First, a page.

272 U.S. 50
47 S.Ct. 19
71 L.Ed. 157
INTERNATIONAL STEVEDORING CO.
Argued Oct. 5, 6, 1926.
Decided Oct. 18, 1926.
Mr. Stephen V. Carey, of Seattle, Wash., for petitioner.
Messrs. Mark M. Litchman and John F. Dore, both of Seattle, Wash., for respondent.
Mr. Justice HOLMES delivered the opinion of the Court.
This is an action brought in a State Court seeking a common law remedy for personal injuries sustained by the plaintiff, the respondent here, upon a vessel at dock in the harbor of Seattle. The plaintiff was a longshoreman engaged in stowing freight in the hold. Through the negligence of the hatch tender no warning was given that a load of freight was about to be lowered, and when the load came down the plaintiff was badly hurt. The plaintiff and the hatch tender both were employed by the defendant stevedore, the petitioner here, and the defendant asked for a ruling that they were fellow servants and that therefore the plaintiff could not recover. The Court ruled that if the failure of the hatch tender to give a signal was the proximate cause of the injury the verdict must be for the plaintiff. A verdict was found for him and a judgment on the verdict was affirmed by the Supreme Court of the State. 134 Wash. 235, 245, 235 P. 360, 238 P. 581. A writ of certiorari was granted by this Court. 269 U. S. 549, 46 S. Ct. 119, 70 L. Ed. 406.
The petitioner argues that the case is governed by the admiralty law; that the admiralty law has taken up the common law doctrine as to fellow servants, and that by the common law the plaintiff would have no case. Whether this last proposition is true we do not decide. The petitioner cites a number of decisions of which it is enough to mention The Hoquiam, 253 F. 627, 165 C. C. A. 253, and Cassil v. United States Emergency Fleet Corporation (C. C. A.) 289 F. 774. It also refers to an intimation of this Court that whether the established doctrine be good or bad it is not open to courts to do away with it upon their personal notions of what is expedient. It is open to Congress, however, to change the rule and in our opinion it has done so. By the Act of June 5, 1920, c. 250, § 20, 41 Stat. 988, 1007 (Comp. St. § 8337a):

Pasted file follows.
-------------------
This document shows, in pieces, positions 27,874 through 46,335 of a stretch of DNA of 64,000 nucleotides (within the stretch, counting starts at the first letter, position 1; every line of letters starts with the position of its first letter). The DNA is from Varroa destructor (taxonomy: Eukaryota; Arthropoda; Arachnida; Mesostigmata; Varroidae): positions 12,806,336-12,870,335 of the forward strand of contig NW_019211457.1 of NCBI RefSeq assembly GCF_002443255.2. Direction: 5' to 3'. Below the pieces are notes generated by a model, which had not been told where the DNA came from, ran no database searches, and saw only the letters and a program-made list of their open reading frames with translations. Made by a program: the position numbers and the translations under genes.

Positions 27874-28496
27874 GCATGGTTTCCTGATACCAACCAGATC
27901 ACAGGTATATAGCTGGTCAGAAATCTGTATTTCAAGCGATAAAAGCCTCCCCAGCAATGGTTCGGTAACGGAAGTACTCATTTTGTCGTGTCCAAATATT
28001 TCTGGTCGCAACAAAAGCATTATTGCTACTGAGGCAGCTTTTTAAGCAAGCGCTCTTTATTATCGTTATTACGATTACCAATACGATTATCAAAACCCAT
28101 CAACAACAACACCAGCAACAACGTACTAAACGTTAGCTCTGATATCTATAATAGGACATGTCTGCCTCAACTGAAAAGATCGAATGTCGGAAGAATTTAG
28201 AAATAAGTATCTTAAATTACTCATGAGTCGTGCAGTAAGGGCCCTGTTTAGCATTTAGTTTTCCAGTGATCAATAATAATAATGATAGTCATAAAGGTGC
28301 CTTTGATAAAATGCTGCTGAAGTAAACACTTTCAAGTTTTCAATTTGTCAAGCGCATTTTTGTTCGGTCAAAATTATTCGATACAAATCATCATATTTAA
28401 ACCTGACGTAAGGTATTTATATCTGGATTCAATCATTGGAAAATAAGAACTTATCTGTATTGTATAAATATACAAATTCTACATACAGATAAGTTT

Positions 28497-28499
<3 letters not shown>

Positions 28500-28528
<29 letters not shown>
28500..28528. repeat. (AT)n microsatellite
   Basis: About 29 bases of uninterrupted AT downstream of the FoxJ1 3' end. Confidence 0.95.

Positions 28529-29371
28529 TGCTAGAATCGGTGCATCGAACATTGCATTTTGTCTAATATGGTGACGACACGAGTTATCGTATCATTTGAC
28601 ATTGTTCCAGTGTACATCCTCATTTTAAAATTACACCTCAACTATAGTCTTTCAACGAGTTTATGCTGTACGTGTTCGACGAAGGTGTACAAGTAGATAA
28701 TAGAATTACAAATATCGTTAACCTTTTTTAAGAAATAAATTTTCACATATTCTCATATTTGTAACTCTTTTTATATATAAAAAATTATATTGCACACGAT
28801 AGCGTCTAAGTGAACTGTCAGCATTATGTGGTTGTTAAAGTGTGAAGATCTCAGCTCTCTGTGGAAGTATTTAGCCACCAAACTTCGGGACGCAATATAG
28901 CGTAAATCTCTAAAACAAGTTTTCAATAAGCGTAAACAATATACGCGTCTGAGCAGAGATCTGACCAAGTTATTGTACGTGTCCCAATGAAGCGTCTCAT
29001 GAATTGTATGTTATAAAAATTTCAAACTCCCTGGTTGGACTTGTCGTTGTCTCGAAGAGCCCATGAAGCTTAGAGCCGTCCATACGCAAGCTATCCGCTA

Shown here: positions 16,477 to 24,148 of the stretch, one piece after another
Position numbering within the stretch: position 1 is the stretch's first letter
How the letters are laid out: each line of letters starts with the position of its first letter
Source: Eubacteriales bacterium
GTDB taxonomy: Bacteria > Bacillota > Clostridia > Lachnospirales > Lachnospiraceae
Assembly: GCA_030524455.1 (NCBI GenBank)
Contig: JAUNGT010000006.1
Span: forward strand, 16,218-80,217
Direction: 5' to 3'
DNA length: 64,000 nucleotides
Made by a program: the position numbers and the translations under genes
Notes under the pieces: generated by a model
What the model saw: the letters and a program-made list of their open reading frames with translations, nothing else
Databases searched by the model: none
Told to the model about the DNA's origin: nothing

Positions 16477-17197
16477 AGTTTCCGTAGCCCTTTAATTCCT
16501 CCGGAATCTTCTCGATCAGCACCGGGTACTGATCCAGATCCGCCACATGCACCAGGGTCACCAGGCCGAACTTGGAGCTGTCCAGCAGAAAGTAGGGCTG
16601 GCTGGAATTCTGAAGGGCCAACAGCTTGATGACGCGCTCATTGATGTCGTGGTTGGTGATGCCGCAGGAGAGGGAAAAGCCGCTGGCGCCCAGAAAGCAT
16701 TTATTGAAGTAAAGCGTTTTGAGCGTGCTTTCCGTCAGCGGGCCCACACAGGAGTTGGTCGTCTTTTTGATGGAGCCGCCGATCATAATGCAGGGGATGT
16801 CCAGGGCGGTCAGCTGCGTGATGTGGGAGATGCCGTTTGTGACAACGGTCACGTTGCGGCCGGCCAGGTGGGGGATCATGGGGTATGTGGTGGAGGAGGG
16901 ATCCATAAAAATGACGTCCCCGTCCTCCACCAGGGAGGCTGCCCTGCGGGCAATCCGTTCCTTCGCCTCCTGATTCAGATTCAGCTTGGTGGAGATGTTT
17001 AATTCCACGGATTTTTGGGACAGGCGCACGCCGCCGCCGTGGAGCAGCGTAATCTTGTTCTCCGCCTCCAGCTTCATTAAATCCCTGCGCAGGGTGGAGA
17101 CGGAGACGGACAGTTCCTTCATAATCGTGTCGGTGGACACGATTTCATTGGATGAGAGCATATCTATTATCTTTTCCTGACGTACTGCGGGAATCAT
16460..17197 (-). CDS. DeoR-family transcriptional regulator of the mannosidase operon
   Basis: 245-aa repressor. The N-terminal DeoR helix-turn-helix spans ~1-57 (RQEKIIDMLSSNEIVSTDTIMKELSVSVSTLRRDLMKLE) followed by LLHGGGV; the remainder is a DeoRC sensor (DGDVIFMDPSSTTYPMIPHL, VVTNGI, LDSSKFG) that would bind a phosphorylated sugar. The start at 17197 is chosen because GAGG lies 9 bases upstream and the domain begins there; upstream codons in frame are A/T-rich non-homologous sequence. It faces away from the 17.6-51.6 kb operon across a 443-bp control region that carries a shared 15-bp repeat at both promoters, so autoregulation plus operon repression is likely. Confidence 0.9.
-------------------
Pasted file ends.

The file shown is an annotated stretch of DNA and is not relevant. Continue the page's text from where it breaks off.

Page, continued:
'Any seaman who shall suffer personal injury in the course of his employment may, at his elelction, maintaion an action for damages at law, with the right of trial by jury, and in such action election, maintain an action for damages at law, or extending the common-law right or remedy in cases of personal injury to railway employees shall apply.'
It is not disputed that the statutes do away with the fellow servant rule in the case of personal injuries to railway employees. Second Employers' Liability Cases, 223 U. S. 1, 49, 32 S. Ct. 169, 56 L. Ed. 327, 38 L. R. A. (N. S.) 44. The question therefore is how far the Act of 1920 should be taken to extend.
It is true that for most purposes, as the word is commonly used, stevedores are not 'seamen.' But words are flexible. The work upon which the plaintiff was engaged was a maritime service formerly rendered by the ship's crew. Atlantic Transport Co. v. Imbrovek, 234 U. S. 52, 62, 34 S. Ct. 733, 58 L. Ed. 1208, 51 L. R. A. (N. S.) 1157. We cannot believe that Congress willingly would have allowed the protection to men engaged upon the same maritime duties to vary with the accident of their being employed by a stevedore rather than by the ship. The policy of the statute is directed to the safety of the men and to treating compensation for injuries to them as properly part of the cost of the business. If they should be protected in the one case they should be in the other. In view of the broad field in which Congress has disapproved and changed the rule introduced into the common law within less than a century, we are of opinion that a wider scope should be given to the words of the act, and that in this statute 'seamen' is to be taken to include stevedores employed in maritime work on navigable waters as the plaintiff was, whatever it might mean in laws of a different kind.